Laptop over £1000 gives you a nice shiny toy, not a serious content creation tool 12 hours day.
If I bought a monitor from reputable vendor (NEC, for example) I would expect my complaint regarding picture quality to be taken seriously and covered by the guarantee. I very much doubt NEC or other serious monitor vendor would claim that permament stains in the active portion of the monitor are "cosmetic damage".
And yet Apple claims that these are cosmetic damage and thus are not covered by the guarantee - even when in the middle of the screen. Even more interestingly, the product is marketed and sold on the basis of its looks. When the looks are gone, what remains?
That is one to watch, I will grab my popcorn.
I thought Windows 7 is not compatible with pure EFI mode, it seems to require INT10 which is only available through CSM. At least, that's what I found on https://technet.microsoft.com/en-us/library/hh824898.aspx although I do not insist that my interpretation is correct.
I guess the deal is that Apple does not want to support CSM any more, which would be required to install Windows 7. Not that I care, I run my Windows as virtual machines on "oversized" PC where hypervisor is Linux kvm.
why would anyone bother with separate device?
My phone's battery live already extends in days, why would this be needed?
... ooh, it is specifically for Apple phones and I do not have an Apple. Duh, silly me.
why no mention of Everspin?
they seem to have actual working MRAM, used by LSI and Dell. Unless it is no longer used or for some other reason "does not count" ?
Re: "has to be written in C"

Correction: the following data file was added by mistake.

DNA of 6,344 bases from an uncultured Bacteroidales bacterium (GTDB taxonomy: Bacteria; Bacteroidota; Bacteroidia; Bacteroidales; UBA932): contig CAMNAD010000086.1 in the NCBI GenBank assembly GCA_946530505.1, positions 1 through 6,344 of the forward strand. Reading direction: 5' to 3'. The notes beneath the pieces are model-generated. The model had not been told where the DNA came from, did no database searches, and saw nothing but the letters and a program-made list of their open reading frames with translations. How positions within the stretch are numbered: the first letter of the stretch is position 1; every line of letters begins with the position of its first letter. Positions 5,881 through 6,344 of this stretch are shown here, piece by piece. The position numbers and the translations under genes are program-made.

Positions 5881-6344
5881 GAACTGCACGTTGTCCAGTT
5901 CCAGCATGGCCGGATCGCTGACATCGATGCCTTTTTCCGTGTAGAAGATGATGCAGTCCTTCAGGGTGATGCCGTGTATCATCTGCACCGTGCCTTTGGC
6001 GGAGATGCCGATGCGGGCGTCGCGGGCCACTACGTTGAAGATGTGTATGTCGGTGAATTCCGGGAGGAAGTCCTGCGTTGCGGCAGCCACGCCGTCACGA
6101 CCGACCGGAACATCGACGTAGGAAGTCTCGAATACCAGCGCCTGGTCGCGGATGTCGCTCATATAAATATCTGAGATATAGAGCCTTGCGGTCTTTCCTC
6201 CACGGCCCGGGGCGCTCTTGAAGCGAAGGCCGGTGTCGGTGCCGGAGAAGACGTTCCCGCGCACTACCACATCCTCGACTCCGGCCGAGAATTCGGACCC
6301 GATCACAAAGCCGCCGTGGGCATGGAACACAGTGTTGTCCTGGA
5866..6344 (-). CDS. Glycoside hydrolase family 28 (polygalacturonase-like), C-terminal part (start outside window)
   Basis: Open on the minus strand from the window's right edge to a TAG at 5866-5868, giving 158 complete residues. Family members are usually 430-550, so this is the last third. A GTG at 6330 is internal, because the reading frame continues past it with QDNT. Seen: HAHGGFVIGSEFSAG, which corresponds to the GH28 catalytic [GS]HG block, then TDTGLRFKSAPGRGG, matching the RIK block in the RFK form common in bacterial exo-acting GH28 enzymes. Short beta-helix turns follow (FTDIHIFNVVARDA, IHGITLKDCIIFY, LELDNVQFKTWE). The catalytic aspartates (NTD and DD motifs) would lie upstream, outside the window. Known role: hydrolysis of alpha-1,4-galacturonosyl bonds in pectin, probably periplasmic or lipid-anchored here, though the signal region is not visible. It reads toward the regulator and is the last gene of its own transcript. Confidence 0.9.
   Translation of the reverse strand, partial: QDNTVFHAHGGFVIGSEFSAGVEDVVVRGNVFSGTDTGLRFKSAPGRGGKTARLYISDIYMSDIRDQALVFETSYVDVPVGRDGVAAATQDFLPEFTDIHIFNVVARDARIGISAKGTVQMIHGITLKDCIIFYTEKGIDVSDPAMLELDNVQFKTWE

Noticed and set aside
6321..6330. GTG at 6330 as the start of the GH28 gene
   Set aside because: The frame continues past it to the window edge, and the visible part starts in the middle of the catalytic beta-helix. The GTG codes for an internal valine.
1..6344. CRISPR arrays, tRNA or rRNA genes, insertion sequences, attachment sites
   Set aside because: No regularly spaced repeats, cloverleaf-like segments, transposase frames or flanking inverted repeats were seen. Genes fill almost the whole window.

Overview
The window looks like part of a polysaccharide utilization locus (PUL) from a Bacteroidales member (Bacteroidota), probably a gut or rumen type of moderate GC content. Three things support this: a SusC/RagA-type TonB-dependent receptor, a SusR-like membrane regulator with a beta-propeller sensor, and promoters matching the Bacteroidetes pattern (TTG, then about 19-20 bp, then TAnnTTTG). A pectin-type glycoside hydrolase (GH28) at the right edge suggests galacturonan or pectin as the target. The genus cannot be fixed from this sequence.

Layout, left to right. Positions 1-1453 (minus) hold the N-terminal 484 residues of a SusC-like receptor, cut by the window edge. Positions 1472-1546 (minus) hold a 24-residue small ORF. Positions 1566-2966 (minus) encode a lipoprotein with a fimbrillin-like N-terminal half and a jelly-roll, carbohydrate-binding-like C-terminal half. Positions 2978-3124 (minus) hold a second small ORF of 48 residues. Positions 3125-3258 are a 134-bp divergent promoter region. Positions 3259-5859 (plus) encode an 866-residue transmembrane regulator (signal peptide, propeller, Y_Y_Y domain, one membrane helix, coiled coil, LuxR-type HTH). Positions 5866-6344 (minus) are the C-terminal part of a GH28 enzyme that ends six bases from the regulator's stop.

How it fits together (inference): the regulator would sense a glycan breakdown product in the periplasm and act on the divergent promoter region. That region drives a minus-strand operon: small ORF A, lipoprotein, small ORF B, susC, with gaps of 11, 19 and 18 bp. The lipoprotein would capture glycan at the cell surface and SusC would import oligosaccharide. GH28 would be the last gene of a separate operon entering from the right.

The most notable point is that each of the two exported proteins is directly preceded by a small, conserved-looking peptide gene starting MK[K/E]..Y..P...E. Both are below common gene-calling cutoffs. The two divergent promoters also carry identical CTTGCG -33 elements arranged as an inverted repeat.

Even though C is not my favourite language, I refuse to bash it on the basis of "being old" or ill-suited or something. Its strength is simplicity of design, and while personally I like (or even, demand) more refined languages to manage coupling and complexity of my own software projects, I am full of awe to those who manage to make very complex projects without such language features, in C. Linux kernel and GCC are two examples of such projects.
OpenSSL? Not so much, it was borked from the very beginning by the attitude of its developers "lets keep all features and platforms in, ignore all the standards and instead code all basic platform features ourself, no matter how irrelevant or possibly harmful it could be in the future" - but this has nothing to do with language and everything to do with culture. While each language comes with its own culture (set of idioms, support for certain design paradigms, approach to software design etc) there is nothing in C that would dictate such broken design - quite the opposite, actually. It's simple language that can be best characterised as "more elegant weapon for a more civilized age" but, like any weapon, it can be misused.